Electric cooperatives (ECs) are urged to form partnerships with cable television service providers and telecommunication companies to advance the government’s National Broadband Plan (NBP), which aims to “significantly” improve the internet service in the country.
Speaking at the NBP forum at the Grand Meng Seng Hotel in Davao City on February 15, Acting Secretary Eliseo Rio, Jr. of the Department of Information and Communications Technology (DICT) said the collaboration would not only advance the program, but would also “benefit all parties and stakeholders.”
Rio pushed for the “convergence” of all industry stakeholders specifically the local cable television operators, electric cooperatives and telecommunication companies, not only to settle existing concerns among themselves, but to create more opportunities to help the government realize the goal of “inclusivity in the access to interconnectivity.”
“Interconnectivity will open doors of opportunity for our people. You should not allow the issues between you to drag the NBP down.”
“With the NBP, we hope to create a new class of OFWs, not the kind who need to leave the country for jobs abroad. Soon, as online trade and businesses flourish along with English language teachers for our Asian neighbors, Online Filipino Workers will rise and contribute more to the economy,” the DICT chief said.
“You should not allow the issues between you to drag the NBP down. The good of the greater number is bigger than what besets you.”
Cognizant of the prevailing issues among co-ops and cable tv operators indirectly affecting the implementation of the NBP in the rural areas, NEA Administrator Edgardo Masongsong urged all parties to “approach the issues with eyes opened to the opportunities the NBP offers, and with the good of the greater number in mind.”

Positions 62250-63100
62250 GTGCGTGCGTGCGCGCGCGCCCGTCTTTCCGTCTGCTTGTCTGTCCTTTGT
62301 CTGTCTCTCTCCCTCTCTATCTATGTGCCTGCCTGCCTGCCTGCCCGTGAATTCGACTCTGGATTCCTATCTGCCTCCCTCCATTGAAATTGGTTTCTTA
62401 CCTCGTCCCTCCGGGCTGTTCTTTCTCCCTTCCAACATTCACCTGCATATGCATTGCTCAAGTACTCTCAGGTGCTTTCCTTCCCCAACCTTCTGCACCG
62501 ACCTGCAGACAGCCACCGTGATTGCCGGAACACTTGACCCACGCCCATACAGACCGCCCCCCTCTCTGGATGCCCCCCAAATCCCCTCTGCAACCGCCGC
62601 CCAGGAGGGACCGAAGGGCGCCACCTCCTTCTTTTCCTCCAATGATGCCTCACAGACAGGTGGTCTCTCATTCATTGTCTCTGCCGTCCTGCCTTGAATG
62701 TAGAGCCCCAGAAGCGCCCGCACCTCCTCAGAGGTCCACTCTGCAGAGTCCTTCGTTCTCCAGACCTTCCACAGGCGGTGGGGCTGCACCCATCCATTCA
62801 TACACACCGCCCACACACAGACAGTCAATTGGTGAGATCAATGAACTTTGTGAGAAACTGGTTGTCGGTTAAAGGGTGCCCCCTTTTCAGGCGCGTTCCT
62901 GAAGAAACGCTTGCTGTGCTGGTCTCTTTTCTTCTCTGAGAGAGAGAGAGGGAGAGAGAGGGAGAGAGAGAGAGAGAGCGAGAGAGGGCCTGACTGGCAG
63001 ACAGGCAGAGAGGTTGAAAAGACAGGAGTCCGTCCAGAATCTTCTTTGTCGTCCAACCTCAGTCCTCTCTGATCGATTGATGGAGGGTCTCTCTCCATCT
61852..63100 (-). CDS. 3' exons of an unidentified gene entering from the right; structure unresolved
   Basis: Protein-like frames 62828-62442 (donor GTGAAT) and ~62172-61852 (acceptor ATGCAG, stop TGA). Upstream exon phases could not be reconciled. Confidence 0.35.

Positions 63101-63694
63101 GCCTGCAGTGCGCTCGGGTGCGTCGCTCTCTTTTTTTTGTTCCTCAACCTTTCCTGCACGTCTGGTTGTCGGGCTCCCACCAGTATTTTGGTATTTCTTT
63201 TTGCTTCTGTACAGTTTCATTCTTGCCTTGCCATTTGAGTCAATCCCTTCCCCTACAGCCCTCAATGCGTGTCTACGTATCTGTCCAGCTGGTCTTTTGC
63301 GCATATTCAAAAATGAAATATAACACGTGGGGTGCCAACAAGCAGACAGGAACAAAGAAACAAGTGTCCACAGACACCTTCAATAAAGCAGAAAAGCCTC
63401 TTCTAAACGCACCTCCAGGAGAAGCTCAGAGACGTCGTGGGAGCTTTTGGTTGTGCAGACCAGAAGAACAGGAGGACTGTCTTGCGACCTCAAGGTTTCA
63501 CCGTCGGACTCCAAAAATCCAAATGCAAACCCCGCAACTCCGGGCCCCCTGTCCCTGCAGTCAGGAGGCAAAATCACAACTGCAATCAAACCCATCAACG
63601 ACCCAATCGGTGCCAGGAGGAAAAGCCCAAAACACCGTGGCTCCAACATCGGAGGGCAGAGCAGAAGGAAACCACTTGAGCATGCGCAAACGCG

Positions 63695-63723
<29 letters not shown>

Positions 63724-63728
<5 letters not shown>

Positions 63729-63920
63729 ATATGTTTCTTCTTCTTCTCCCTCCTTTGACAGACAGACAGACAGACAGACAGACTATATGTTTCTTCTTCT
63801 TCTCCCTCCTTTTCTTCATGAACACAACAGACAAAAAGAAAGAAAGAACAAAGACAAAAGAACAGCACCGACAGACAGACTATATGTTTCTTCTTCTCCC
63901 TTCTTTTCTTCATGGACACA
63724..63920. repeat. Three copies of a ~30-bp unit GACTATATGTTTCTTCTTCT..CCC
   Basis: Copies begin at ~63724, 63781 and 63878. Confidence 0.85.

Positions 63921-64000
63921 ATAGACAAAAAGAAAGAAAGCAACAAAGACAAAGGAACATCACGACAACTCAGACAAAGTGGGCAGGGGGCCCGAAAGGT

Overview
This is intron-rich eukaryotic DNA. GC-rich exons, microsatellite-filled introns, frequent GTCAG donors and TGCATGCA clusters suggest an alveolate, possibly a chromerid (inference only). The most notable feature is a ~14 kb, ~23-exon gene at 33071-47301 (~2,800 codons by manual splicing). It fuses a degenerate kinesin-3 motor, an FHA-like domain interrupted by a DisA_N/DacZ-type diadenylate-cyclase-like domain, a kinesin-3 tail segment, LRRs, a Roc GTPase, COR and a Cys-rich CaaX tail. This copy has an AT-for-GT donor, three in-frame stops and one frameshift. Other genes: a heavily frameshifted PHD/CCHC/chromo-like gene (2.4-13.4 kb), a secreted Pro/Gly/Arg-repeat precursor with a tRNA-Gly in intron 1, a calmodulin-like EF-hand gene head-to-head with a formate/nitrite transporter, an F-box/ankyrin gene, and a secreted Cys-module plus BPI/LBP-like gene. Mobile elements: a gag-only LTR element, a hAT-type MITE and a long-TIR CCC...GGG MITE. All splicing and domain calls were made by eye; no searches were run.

“Interconnectivity will open doors of opportunity for our people. You should not allow the issues between you to drag the NBP down. The good of the greater number is bigger than what besets you,” the NEA Chief told those in attendance.
Masongsong also echoed the call of DICT for convergence among stakeholders as “the EPIRA Law allows for more elbow room for electric cooperatives to enter into partnerships and collaborative engagements with other industry participants.”
The NBP forum organized by the NEA was attended by Mindanao-based co-ops, cable operators, and representatives from DC Tech and other local technology providers for the remote metering, billing and teleconferencing needs of electric cooperatives in Mindanao and some parts of Luzon. It was aimed to provide a platform for ECs to discuss and address issues related to the implementation of the “last mile” of the program.
Also present during the forum were NEA Deputy Administrator Nikki Artis Tortola, Engr. Roderick Padua, manager of the NEA Information Technology and Communication Services Department (ITCSD), DICT Assistant Secretaries Ivin Ronald Alzona and Alan Silor, and Project Manager Alona Isidro. Rhett Roswell Mislang of the Energy Regulatory Commission was also there to provide valuable insights on the emerging developments on the NBP and their implications on the regulatory environment.
On August 17, 2018, DICT, NEA and the Philippine Rural Electric Cooperatives Association, Inc. (PHILRECA) entered into a memorandum of understanding (MOU) “to realize the objectives of the NBP, including but not limited to the co-use of fiber optic cables.”
Under the agreement, the NEA and PHILRECA will coordinate with the ECs regarding the NBP project. The DICT, on the other hand, will be allowed to access the ECs’ existing nodes so that it may link with other government agencies. On June 8, 2018, the DICT, in its tripartite agreement with the National Grid Corporation of the Philippines (NGCP) and the National Transmission Corp. (TransCo), was given the right to use their dark fiber network.